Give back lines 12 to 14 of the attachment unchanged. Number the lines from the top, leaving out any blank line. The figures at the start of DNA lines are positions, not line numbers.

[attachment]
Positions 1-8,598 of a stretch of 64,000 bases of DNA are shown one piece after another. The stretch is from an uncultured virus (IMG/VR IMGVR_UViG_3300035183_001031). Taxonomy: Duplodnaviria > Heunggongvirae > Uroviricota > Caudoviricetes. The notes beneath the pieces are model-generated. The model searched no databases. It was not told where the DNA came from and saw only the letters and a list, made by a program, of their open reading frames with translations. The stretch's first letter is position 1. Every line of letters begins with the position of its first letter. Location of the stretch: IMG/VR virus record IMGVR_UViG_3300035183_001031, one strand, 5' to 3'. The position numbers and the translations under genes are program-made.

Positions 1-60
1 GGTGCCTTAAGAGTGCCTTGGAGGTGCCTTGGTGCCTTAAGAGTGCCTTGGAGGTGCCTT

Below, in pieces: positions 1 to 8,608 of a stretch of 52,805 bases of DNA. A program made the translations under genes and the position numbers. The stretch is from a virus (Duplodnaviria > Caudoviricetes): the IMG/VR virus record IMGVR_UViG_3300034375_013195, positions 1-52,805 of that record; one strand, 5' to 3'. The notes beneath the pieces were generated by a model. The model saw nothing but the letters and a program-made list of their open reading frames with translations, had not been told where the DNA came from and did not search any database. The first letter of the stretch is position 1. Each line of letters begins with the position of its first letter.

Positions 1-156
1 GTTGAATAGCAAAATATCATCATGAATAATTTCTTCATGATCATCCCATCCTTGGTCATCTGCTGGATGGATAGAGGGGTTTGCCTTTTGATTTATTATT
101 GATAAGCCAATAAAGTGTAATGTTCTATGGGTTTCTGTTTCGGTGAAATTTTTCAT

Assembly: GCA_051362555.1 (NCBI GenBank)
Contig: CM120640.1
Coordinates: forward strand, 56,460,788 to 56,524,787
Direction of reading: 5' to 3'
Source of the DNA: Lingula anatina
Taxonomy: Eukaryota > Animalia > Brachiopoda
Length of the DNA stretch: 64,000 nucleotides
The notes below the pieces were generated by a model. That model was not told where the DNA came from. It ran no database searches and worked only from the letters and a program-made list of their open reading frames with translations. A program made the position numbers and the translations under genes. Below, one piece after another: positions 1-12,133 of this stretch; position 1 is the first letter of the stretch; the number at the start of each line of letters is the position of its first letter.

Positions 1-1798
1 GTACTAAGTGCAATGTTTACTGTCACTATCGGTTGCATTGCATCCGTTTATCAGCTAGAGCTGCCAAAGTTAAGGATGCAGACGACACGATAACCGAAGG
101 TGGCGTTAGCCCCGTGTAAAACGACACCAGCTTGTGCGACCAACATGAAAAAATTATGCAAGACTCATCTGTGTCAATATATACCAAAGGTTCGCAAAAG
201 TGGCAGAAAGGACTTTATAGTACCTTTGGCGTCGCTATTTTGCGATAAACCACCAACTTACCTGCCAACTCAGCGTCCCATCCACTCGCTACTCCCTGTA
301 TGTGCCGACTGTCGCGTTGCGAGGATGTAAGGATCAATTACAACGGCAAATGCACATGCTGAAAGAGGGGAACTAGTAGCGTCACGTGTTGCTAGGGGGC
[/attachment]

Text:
Source of the DNA: Lingula anatina
Taxonomy: Eukaryota > Animalia > Brachiopoda
Length of the DNA stretch: 64,000 nucleotides